Several weaknesses in enforcement carried out by the Companies Commission of Malaysia (CMM) have been listed in the Auditor-General's Report 2011, including failure to go after directors who owed more than half a million ringgit in compound fines.
An example listed in the report is that of a director who registered a whopping 683 companies and chalked up 135 compounds for a total of RM640,000 in fines, but no action was taken.
"The audit found that CCM is late in taking action to collect its compounds after 44 days and also late in referring them to the prosecution department for further action," the report says.
A company that is issued with a compound must pay up within 14 days, or it should be referred for further action within the subsequent 30 days.
The report also listed out four other similar cases where company directors had between 85 and 135 compound fines issued against them, amounting to between RM640,000 and RM490,000 in fines.
Despite the huge sum of compound fines due, the report said, these directors were still actively registering new companies, and without any hurdle.
It also noted problems in CCM's compound system, where multiple, overlapping compounds were automatically issued for the same offence.
"This weakness accounts for 346,546 or 49.9 percent of the total compounds (issued since 2007), where the actual value cannot be determined," the report says.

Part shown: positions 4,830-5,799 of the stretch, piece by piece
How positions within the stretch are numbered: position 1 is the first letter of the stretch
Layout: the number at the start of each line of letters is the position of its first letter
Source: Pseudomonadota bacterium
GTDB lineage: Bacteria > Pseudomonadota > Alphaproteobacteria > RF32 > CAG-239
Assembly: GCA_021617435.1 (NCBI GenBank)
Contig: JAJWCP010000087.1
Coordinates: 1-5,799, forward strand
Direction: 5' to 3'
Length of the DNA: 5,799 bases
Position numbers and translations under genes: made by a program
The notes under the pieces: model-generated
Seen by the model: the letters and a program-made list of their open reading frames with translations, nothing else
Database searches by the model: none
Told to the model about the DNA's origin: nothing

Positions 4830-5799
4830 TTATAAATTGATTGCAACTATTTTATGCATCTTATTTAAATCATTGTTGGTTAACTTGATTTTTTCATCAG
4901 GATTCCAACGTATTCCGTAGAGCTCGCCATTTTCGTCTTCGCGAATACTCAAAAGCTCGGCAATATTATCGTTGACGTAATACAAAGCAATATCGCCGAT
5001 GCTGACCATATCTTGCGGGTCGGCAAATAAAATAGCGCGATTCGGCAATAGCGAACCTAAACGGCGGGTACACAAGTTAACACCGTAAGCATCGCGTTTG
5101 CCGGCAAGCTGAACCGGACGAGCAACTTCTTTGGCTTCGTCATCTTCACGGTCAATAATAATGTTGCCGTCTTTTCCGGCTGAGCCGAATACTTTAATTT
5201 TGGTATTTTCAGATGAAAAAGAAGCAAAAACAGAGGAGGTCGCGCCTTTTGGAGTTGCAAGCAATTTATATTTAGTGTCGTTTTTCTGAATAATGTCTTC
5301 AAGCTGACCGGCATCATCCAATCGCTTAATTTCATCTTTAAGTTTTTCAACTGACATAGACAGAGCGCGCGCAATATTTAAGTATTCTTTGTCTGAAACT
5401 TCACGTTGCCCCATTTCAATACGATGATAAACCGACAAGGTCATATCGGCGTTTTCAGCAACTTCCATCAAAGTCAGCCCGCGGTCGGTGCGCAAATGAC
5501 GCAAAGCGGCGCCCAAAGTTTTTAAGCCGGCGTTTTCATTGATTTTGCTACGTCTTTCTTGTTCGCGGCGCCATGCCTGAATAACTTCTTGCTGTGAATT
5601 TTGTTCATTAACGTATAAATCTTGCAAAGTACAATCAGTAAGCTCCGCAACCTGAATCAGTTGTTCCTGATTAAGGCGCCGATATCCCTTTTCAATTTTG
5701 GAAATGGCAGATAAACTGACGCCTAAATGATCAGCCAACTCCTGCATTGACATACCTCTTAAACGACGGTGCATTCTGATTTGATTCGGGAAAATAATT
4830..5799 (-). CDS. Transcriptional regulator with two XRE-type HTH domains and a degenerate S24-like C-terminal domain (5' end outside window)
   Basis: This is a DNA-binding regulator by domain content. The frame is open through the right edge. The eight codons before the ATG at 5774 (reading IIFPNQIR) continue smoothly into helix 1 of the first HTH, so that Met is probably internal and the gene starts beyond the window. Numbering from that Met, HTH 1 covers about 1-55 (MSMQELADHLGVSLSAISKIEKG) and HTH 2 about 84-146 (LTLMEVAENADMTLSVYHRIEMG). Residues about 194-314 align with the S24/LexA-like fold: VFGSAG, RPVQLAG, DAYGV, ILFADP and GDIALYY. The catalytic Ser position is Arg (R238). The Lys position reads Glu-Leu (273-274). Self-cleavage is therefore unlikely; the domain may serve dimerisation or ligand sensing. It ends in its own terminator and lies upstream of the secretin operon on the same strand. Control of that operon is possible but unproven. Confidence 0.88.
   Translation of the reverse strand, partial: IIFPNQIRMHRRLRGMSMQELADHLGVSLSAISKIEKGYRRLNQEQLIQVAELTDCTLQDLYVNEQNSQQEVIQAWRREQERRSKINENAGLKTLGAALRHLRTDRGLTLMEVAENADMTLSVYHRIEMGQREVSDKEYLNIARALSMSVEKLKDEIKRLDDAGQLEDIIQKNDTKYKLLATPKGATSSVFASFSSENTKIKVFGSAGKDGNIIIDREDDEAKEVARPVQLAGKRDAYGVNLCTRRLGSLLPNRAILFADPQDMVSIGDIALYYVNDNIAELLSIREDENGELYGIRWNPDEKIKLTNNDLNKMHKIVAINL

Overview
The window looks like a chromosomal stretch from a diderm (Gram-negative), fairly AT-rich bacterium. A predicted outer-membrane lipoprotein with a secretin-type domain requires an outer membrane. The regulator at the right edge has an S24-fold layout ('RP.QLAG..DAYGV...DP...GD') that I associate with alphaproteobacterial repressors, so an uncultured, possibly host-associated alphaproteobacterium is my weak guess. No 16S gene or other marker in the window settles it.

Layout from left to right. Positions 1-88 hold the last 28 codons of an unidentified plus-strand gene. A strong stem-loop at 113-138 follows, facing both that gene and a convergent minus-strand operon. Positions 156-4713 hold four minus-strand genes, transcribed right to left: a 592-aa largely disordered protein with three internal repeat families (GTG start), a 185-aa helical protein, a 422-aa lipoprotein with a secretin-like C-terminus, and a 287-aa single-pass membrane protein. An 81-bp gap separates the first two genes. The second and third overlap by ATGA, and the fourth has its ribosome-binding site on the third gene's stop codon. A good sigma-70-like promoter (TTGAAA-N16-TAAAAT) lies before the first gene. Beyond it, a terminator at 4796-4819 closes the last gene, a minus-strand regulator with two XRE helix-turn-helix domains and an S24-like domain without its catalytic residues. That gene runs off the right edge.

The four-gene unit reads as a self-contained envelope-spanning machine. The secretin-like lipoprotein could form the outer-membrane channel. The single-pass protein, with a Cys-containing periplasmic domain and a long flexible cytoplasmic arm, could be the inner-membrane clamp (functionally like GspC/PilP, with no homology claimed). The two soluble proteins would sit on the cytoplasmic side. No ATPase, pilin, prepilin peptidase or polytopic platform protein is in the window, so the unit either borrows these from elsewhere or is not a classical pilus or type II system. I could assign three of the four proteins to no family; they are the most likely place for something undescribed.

Further to this, the report finds that the numbers of cases referred to the prosecution department of CCM, in particular to its Kuala Lumpur branch, were very low.
The cases referred to the KL branch, it said, came to only 1.5 percent or RM8.59 million worth in compound fines, out of a total of RM554.94 million worth of uncollected compounds.
The CCM in the recent months has been rigorously investigating Suaram in a bid to prosecute the human rights group.
Domestic Trade, Cooperatives and Consumerism Minister Ismail Sabri Yaakob had on Sept 18 declared that CCM aimed to have Suaramcharged within two days for its "confusing accounts".
However, the Attorney-General's Chambers returned the investigation papers to CCM a day later, citing that they were incomplete.
On Oct 11, Ismail Sabri had revealed that the investigation papers had been resubmitted to the Attorney-General's Chambers.
Suaram has denied any wrong-doing and has claimed that it was being targeted for filing a corruption case in France on Malaysia's purchase of two Scorpene submarines from that country.
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